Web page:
Instead I want to focus on what Jesus chose to do while faced with a task that God had given him, a task that he didn’t want to do.  You and I are faced with many such tasks, though much less consequential ones, but we can feel the strain, the weight, the stress of wanting to obey God, but also of not wanting to obey him at the same time.  If obedience to God means that we will likely have to endure pain, change, give up something, or do something that we are uncomfortable with, we usually don’t want to do it.  And we pray “Lord, is there no other way?”  Or we simply procrastinate, or avoid.  We delay.

At what point does the delay become disobedience?

So Jesus didn’t delay.  While he did tell the Lord his true feelings, that he didn’t want to go through with this, take a look at his approach.  He says, “Is there any other way?”  He doesn’t say “No, I’m not doing this.”  He doesn’t procrastinate, to make it look like he will obey, but then not do anything.  What he does is remain up front with God by asking if there is another way.  We can learn from this.  We can be honest with God and ask if there are other ways.  God may choose to say “Ok, yeah, there are other options.”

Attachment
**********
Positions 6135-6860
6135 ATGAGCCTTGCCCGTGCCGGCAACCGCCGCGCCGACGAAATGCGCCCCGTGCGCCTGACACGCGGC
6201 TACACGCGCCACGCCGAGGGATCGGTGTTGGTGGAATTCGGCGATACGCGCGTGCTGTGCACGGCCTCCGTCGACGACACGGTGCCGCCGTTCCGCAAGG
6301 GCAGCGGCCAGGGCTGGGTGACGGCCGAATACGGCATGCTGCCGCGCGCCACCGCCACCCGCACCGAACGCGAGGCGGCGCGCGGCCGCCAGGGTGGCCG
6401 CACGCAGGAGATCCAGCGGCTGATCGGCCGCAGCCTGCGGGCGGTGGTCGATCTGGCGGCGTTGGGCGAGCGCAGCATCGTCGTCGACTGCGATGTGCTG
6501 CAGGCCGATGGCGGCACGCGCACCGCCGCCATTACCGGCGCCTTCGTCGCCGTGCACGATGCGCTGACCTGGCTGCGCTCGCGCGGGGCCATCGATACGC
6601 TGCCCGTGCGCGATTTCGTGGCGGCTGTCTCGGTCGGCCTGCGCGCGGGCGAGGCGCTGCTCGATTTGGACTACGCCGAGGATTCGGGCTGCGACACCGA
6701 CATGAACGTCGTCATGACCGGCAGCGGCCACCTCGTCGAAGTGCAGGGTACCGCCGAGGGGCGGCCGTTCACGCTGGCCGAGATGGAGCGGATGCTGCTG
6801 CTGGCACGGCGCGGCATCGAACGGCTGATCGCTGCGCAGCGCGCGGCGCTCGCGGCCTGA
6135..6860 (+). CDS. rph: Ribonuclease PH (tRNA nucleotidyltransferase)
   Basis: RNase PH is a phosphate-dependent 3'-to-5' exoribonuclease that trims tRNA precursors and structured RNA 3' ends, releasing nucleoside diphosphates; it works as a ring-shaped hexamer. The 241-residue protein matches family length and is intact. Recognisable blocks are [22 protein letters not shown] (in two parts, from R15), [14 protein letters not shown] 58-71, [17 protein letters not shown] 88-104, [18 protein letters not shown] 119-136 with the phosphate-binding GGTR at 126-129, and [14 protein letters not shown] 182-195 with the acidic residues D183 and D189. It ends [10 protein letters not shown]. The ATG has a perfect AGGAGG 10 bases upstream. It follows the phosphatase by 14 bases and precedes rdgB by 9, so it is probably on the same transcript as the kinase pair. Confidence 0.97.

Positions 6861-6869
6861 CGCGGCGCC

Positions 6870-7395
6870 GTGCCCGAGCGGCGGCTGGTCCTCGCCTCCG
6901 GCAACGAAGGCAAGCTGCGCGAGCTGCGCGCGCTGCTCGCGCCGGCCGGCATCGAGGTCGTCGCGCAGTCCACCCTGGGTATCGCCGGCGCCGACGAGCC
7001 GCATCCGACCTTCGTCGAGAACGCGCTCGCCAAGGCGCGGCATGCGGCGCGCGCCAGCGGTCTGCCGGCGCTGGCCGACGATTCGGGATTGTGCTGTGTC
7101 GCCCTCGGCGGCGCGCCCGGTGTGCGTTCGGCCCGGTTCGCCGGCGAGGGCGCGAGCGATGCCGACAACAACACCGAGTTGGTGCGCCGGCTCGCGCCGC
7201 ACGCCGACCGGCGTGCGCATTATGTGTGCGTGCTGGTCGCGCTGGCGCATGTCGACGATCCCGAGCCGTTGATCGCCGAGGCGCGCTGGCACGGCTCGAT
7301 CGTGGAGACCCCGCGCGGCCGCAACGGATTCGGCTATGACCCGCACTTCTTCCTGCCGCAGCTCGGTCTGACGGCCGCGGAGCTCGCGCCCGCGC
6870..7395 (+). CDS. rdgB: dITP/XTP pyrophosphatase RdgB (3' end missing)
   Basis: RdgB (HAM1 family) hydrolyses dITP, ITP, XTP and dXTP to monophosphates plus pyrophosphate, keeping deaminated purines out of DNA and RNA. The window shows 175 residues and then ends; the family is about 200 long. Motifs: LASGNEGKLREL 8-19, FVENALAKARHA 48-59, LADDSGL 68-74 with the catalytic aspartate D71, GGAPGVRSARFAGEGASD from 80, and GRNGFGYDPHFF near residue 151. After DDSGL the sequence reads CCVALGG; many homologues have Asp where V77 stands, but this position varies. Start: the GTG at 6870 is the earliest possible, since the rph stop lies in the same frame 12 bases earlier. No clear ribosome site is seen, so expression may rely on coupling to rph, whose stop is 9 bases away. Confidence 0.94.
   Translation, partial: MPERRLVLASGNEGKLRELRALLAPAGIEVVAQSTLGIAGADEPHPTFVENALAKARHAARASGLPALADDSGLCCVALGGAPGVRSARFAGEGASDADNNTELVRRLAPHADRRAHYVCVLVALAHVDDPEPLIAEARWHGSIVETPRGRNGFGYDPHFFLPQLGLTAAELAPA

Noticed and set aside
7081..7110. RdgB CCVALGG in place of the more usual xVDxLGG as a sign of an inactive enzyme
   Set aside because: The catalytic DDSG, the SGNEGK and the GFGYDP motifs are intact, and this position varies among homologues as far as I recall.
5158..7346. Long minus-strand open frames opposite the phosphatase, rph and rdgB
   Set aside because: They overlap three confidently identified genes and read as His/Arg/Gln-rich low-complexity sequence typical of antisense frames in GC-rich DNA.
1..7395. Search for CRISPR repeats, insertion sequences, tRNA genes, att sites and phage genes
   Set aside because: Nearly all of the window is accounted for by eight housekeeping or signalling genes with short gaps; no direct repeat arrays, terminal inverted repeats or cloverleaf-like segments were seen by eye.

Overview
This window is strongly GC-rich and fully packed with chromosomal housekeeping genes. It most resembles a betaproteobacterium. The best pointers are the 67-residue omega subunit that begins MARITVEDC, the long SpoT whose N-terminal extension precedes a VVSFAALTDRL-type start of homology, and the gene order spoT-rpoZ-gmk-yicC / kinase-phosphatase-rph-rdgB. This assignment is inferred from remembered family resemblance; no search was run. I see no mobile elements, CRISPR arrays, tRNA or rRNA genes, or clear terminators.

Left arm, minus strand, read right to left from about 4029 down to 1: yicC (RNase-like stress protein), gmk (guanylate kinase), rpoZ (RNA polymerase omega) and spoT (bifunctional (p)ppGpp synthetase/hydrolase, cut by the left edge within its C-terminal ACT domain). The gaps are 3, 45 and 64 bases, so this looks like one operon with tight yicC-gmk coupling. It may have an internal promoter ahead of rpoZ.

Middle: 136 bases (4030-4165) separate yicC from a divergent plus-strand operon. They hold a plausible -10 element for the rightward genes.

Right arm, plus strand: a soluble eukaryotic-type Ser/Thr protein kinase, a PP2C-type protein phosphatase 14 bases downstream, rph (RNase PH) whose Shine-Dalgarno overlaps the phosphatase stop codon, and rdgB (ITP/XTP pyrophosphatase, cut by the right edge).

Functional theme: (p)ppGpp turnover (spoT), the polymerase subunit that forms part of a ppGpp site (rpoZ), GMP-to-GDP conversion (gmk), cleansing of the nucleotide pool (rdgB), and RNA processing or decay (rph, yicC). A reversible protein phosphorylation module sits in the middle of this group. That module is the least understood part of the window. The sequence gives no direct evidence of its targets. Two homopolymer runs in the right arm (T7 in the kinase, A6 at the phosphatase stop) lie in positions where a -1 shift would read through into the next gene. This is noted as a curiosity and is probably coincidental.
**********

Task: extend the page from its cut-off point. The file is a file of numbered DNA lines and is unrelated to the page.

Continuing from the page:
When God said that he was going destroy Israel and start over with Moses, Moses prayed “Is there any other way?” and God said “Yeah, Moses, good point…I’ll give Israel a second chance.”  When God said that Hezekiah was going to die, Hezekiah prayed, and God said “Okay, Hezekiah, I hear you, and I’ll give you 15 more years.”

It is okay, when you don’t want to do what God wants you to do, to ask God for another way.

But there is something more.  Jesus also prays “Yet not my will, but yours be done.”  That is an intense prayer.  A dangerous prayer.  It is not just tacking an empty or perfunctory “Lord-willing” at the end of the prayer.  It is a description of a heart, mind, and will that is submitted to the Lord.  Jesus, though he didn’t want to go through with the completion of his mission, was still willing to do so!